beloved liberty


Allons enfants de la Patrie 
it was when spring bowed low
and kissed me silent on the Ill,
Le jour de gloire est arrivé 
its waters wet with hope and

spreading nets of history across my face,
heart blooming light and red with summer juice,
with blossoms, swaying from the sky
like soldiers on a parachute, fall
in the waters of my soul, sparkling

like spears to fight and to defend
la Liberté chérie 
dancing like ballerinas
to war tunes, songs of battlefields,
drunken from sparkling white crémant and
creamy, yellow mango ice, does
victory taste sweet, melt rich
and slowly on your tongue
or sour like grapes that never turned to wine,
spilled on the stone floors of dark cellars,
beastly betrayed and never

licking spring, dancing so gently
on my lips & eyes, finding its way alongside
soft-blue wind and timbered homes,
a silent witness of the past – Tremblés!
Combats avec tes défenseurs 
we’re passing power’s cradle,
lying in beds of cherry blooms and
making love to justice, flowing
peaceful with the boat

towards an unknown goal
nous entrerons dans la carrière 
equality and liberty, together,
three hundred sixty thousand liters
raised, released & watergates
let pass, we open – open wide the locks
humming along the song and blossoming
magnolias rain us into luscious lawn

That was when I was in Strasbourg/France lately on a boat trip on the river Ill, passing the European Parliament, the Palace of defense for human rights and thinking of the rich history of this place.

The italicized parts of the poem are extracts from the Marseillaise, the national anthem of France. The Marseillaise was written in Strasbourg by Claude Joseph Rouget de Lisle on the 26th of April 1792

Crémant is a famous sparkling wine in the Alsace region

Allons enfants de la Patrie (Go children of the fatherland)

Le jour de gloire est arrivé (The day of honor has come)
la Liberté chérie (Beloved liberty)
Tremblés! (Quiver)
Combats avec tes défenseurs (Fight with your defenders)
nous entrerons dans la carrière (We will continue to walk the paths of life)

linking up with One Shot Wednesday – a fantastic community of poets – you should visit..


29 responses to “beloved liberty

  1. >my uncle has done this trip before… i think it sounds wonderful. as do you, reading your poetry. some favorite lines:"with blossoms, swaying from the skylike soldiers on a parachute ""we're passing power's cradle,lying in beds of cherry blooms andmaking love to justice"

  2. >Hi! Claudia and Brian…Claudia, that is wonderful…to pass a building [The European Parliament, the Palace of defense which represent…human rights] and then to let such beautiful word flow from your lips and to type them on your computer in order to share with your readers.Thank-you, for sharing![By the way, the additional info(rmation) is appreciated and the photograph is beautiful too!]DeeDee ;-D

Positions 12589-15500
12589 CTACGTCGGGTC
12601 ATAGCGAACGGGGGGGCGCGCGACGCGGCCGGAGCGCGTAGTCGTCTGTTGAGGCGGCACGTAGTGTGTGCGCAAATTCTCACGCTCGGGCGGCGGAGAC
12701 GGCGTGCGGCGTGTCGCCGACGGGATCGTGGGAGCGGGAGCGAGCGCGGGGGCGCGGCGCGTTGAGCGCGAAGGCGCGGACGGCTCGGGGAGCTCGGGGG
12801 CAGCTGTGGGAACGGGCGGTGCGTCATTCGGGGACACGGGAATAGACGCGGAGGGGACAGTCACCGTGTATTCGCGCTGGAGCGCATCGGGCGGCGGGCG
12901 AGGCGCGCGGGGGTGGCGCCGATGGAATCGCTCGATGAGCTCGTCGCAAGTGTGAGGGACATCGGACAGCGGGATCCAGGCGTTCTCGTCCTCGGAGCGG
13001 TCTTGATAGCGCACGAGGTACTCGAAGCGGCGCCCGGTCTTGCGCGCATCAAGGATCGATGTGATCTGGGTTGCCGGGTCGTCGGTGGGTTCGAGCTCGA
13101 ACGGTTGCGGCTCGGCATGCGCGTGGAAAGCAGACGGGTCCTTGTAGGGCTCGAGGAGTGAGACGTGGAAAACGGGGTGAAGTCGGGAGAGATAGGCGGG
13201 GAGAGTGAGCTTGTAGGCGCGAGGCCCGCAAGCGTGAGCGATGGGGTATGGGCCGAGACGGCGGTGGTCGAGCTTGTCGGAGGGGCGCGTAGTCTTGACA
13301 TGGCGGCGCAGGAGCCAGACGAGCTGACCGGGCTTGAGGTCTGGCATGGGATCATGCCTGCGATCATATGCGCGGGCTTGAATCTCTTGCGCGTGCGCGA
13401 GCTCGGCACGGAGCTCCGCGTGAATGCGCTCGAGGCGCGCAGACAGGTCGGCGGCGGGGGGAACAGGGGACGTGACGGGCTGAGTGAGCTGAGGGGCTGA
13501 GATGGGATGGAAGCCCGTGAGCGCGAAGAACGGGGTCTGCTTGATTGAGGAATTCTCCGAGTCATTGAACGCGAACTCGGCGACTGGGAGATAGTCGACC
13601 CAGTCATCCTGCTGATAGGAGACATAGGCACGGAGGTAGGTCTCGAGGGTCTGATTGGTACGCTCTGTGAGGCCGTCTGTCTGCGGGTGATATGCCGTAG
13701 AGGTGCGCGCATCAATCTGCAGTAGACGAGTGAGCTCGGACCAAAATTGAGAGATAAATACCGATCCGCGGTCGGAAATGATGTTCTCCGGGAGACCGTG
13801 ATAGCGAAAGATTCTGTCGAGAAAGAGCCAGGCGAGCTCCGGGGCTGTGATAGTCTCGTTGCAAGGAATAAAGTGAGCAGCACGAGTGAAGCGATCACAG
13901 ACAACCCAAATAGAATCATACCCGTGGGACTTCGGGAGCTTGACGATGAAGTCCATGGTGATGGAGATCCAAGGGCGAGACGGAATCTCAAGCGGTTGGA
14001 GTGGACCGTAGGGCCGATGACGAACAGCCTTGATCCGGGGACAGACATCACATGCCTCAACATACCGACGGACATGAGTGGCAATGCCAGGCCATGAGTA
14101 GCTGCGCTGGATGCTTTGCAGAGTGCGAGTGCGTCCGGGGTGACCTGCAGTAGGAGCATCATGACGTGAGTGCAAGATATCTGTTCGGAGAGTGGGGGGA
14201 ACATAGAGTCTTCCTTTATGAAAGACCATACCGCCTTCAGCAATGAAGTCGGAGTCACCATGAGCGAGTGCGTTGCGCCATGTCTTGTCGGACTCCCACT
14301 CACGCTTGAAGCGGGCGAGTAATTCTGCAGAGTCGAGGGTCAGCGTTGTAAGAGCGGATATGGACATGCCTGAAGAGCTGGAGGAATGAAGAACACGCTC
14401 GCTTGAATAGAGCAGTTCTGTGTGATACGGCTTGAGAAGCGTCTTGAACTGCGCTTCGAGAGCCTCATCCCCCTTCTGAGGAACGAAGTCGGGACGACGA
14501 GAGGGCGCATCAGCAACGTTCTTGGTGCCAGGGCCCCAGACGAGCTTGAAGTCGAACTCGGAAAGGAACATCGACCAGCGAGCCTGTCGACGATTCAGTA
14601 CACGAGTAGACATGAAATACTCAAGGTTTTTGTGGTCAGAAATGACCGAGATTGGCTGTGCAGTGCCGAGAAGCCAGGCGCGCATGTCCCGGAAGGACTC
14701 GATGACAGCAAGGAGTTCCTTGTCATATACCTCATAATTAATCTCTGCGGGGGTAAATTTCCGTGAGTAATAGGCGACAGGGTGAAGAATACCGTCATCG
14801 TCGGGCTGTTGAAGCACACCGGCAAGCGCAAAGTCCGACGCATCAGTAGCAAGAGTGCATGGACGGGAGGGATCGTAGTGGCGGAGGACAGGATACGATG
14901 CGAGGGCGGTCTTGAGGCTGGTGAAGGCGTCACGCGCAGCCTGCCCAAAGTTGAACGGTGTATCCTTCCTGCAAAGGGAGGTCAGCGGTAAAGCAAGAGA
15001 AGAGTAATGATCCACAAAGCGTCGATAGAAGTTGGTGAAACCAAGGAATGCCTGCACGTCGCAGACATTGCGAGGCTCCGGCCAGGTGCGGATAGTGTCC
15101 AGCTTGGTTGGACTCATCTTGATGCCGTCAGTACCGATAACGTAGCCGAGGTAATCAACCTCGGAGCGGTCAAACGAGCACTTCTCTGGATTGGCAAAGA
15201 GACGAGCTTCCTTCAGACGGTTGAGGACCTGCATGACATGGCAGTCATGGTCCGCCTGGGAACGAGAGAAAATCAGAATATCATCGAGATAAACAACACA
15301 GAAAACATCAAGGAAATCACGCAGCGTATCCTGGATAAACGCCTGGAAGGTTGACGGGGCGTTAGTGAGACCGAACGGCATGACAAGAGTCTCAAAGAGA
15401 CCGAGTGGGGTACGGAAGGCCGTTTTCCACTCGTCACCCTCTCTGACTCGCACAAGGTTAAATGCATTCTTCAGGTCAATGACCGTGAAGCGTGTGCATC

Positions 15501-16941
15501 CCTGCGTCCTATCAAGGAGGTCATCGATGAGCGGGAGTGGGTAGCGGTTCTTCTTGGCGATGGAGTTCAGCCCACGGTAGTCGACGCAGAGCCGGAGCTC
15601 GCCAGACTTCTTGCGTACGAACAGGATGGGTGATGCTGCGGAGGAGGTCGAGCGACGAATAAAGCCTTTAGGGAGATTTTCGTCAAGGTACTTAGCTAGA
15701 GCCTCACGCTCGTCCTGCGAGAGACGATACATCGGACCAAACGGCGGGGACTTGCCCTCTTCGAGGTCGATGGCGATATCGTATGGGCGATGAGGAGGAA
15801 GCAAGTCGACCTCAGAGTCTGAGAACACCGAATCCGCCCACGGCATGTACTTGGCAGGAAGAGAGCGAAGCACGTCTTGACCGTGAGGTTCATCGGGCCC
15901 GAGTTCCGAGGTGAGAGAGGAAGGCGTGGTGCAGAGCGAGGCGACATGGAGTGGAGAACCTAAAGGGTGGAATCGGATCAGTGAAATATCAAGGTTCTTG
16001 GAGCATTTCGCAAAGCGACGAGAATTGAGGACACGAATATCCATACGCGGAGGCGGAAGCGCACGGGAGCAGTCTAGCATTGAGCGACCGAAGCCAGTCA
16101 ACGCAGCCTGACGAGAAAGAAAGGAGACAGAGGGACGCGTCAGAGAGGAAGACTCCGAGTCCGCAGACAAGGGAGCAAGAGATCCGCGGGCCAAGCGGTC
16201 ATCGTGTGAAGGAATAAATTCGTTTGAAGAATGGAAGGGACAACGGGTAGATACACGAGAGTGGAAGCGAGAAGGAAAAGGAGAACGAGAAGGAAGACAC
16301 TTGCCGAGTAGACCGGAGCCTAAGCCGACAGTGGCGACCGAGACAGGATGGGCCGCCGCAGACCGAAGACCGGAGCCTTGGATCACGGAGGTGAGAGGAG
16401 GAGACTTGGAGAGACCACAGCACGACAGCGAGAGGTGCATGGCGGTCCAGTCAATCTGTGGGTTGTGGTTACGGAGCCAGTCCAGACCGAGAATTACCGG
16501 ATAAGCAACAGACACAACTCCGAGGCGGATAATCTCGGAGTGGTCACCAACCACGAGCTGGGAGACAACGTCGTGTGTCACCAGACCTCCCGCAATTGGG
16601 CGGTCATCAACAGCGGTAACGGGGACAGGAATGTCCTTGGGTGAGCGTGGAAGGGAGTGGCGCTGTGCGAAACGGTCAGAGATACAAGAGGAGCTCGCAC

3. >thank you so much for this wonderful poem and the extra's, you reading it, translations, extra info.It's always a treasure to read your works, Claudia and more so when you read it!thank you.awesome photo!

  4. >you sound …serene…and happy….in your write…and i always love that in any poem i read….it flows…beautifully..

  5. >I think I would rather hear you read your poetry than anything else!Marvelous, voice, cadence, words, poem.Moving, historic and excellent..Lady Nyo

  6. >Beautiful write! Love french, especially when read aloud, though my understanding is limited, I do know these words, and had such a wonderful time with this piece. Thank you! 🙂

  7. >Big fan here of the interweaving of languages especially things like the Marseillaise– prob. misspelled but this has lush surprising imagery and a beautiful flow. You have been enlivened by this trip and I'm sure have many more impressions to draw on, Claudia! xxxj

  8. >Claudia! je ne savais pas que tu parles francais! Pourquois ca ne me suprendre pas? Tu fait, et sais tout!!yes, I speak a little French too. ;)water, water everywhere.and another Cloudia poem to flood the senses.Merci bien, ma belle poete almandaise.Oh, the ballerinas dancing to war tunes was my favorite line, I could really see that, the sorrow and beauty entwined.xoox

  9. >love how you wove the historic lines into your poem..the cadence lends to an anthem like feel, very nice ~btw…saw your street bike twitpic on side..just busted mine out last week, happy riding!

  10. >I'll lift my glass to this, happily, exultantly — The French do have such a language for liberation, probably goes back to the French revolution? or the gloom of the Hundred Years' War and endless catholic servitude, the indenture to the wealthy few … I think the French gave us the diabolic songs of freedom which are repeated by every rebellious pair of lovers, by the Arab street now in revolt, perhaps, too, I pray, by dispossessed Americans — all 280 million of them, when it comes time to vote Wealth and Power out … la Liberté chérie! — Brendan

  11. >Just checking back to read any postings you may have written.I’ve been following and enjoying your blog for a while now and would like to invite you to visit and perhaps follow me back. Sorry I took so long for the invitation.